With its focus on reinhabitation, the bioregional movement runs in contrary to the values of globalization and the obliteration of local communities [11]. Relph cites the homogenization of space—where places become interchangeable—as the central tenet of placelessness, the lack of cultural reference to place [12]. To impede the trend toward global monoculture, the process of reinhabitation entails the recognition of natural (instead of political or administrative) regions as organizing units for human activity and local culture, and as the structures for environmental adaptation [13]. The bioregional model accomplishes this integration through various ecological, political, and social methods (e.g., soil conservation to prevent run-off into river tributaries, decentralized governance, and internal currencies).

Many objections to bioregionalism assume that bioregional place is equivalent to natural space. Critics tend to depict bioregionalism as a naïve branch of radical ecology that identifies the resolution to environmental and social troubles as commencing with the identification of the bioregion and the despotic assignment of cultures to that region. “Nature dictates culture” as the non-human aspects of the space shape regional society. From this perspective, culture is chained to the dynamics of biogeographical areas. Criticisms often contend that an oversimplified concept of place based on natural borders fails to acknowledge the intricate web of environmental and cultural factors that makes up place, in reality. One critic writes that bioregional sense of place is characterized by the tendency to reason from “first principles, by environmental reductionism, and by the deification of the laws of nature” [14]. Similarly, Mick Smith argues that the bioregion is a relatively fixed site that prescribes the cultural possibilities of those inhabiting its dominion [15]. In the bioregional view, nature, not the social world, impacts sense of place. Predetermined bioregional boundaries weaken ethics, in Smith’s view, creating a kind of provincial morality that has limited scope beyond the border of the ecological region [16].

The common thread between its criticisms is the contention that bioregionalism is a modern recapitulation of environmental determinism, a trend in early 20th century geography where the local biophysical environment was thought to govern social relations [17]. Within this model, the environment, and specifically climate, determines all social and economic aspects of a culture, leading to racial, economic, and moral stratification. The modern stigma associated with environmental determinism has resulted in a vigilant attitude among theorists toward strong causal links between the physical environment and culture [18]. This reflects back to the prevalent assumption: place amounts to ecologically circumscribed space. This article argues that both bioregionalists and its critics are at fault, the latter for cursory representations of a complex belief system and the former for insufficient conceptualisations of bioregional place possibilities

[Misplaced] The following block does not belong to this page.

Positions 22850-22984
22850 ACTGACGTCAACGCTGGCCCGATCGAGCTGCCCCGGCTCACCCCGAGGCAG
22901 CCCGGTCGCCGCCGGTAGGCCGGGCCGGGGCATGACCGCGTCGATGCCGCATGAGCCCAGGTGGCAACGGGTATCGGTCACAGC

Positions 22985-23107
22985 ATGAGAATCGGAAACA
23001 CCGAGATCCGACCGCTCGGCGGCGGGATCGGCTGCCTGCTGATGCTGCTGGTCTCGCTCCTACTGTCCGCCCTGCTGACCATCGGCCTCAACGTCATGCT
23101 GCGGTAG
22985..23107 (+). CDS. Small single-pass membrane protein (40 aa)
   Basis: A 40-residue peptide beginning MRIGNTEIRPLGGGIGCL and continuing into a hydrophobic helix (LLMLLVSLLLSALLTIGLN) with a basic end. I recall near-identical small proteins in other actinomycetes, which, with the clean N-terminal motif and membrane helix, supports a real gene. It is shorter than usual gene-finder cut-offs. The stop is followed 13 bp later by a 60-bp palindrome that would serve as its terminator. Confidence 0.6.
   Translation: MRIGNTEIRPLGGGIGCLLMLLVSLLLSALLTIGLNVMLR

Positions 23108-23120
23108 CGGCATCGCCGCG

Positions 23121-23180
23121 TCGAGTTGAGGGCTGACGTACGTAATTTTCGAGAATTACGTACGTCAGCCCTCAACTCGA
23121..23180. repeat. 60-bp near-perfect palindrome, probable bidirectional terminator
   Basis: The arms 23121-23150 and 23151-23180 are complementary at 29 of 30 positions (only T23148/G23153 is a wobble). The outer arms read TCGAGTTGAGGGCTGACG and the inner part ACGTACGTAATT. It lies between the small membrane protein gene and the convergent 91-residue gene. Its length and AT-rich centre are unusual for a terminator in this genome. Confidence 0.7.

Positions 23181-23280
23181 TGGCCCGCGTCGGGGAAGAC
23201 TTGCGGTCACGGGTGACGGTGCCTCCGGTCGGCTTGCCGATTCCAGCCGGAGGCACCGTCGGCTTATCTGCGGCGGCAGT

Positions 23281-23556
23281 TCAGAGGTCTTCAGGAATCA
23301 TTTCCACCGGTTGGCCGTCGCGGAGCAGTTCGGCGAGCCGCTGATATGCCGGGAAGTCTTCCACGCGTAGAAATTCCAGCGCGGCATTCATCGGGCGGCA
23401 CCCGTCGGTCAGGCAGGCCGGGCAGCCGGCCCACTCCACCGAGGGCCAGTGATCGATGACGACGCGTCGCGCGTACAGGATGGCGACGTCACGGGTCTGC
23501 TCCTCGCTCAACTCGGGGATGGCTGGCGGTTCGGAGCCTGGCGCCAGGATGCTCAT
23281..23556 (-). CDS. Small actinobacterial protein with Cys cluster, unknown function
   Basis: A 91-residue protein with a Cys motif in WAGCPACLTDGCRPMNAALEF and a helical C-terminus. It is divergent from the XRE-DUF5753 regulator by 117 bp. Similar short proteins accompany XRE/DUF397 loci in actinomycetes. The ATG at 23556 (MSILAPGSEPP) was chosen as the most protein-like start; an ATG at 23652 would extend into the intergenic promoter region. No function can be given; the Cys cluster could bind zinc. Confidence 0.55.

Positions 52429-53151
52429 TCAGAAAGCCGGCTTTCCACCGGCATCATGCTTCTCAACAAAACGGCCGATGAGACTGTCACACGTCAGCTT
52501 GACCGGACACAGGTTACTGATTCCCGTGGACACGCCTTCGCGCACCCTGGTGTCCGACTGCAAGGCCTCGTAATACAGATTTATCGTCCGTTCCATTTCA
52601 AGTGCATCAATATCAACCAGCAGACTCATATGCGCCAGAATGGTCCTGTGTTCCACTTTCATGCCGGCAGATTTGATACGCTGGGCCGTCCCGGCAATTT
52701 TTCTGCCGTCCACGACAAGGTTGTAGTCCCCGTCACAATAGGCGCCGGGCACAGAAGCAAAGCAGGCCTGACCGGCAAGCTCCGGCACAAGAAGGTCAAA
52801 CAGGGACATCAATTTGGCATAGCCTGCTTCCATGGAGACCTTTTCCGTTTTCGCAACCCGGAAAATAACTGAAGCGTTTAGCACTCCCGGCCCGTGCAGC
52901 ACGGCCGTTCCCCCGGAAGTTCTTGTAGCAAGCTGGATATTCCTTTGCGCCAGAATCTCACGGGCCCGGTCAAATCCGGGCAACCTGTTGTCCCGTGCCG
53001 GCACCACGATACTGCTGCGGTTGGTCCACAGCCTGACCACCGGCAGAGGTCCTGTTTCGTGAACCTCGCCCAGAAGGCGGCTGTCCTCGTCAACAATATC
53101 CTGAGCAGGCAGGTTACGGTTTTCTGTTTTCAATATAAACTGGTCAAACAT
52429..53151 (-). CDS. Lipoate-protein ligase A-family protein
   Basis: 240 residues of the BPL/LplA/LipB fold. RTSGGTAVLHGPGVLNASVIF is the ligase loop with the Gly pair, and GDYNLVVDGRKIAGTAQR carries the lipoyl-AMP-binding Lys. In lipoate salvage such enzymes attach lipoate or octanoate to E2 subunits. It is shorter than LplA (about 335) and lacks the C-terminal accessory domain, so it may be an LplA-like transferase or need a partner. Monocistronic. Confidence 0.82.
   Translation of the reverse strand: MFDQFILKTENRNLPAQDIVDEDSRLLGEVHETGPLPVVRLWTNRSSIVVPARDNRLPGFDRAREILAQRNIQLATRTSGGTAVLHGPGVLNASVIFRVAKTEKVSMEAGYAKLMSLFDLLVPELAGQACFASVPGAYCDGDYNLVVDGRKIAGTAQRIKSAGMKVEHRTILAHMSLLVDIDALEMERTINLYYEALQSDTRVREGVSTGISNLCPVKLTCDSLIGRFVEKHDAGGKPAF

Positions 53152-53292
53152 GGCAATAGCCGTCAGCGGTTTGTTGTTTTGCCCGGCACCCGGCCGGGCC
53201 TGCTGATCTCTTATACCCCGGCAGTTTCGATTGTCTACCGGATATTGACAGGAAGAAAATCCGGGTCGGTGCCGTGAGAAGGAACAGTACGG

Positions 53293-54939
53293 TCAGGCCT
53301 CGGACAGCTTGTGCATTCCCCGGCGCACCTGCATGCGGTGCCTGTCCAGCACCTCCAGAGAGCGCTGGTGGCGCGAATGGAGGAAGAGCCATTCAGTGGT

In defense of bioregionalism, however, human cultural definition from within the bioregion plays as large a role in the identity of place, as do biogeographical borders [19]. The environment is not necessarily a social determinant. Moreover, reinhabitation as an “intellectually and physically intense…moral and spiritual choice” implies the decision (rather than adherence to Malthusian mandate) of a culture to align itself with regional nuances. Bioregional place does not equate to natural space nor is the bioregion a rigidly drawn ecological cubbyhole into which culture must be inserted. Instead, the bioregion necessitates the sustained and sympathetic interaction between nature and culture toward an equilibrium of loci.

Reinhabitation involves a return: a renewed accountability to the tangible structures of biogeographical space for the creation of an ecologically sustainable society. Bioregionalism will flourish, I propose, through direct reference to these structures. I suggest that reinhabitants will need to experience the bioregion through their senses; hence, clarification of structures is the crucial first step in the ethic of reinhabitation. But does this equate to a determinist’s view of the world? Not necessarily, but I need to stress the physical world as context. Place is evolves out of the bioregion through interplay between human culture and the environment. This is analogous to how the structure of the classroom becomes integral to learning through the dialogue between physical space and human responsiveness. In lieu of the classroom, there may be the park, the room in a monastery, or the machine shop, but there will still be some “environmental” point-of-reference. Despite our best efforts, we cannot escape the climate, our internal chemistry, the wind, the mood of the sea, or the dry cold current from the air conditioner: the physical world perpetually engages us. Bioregionalism presents a model for steering this interminable entrenchment in the physical world.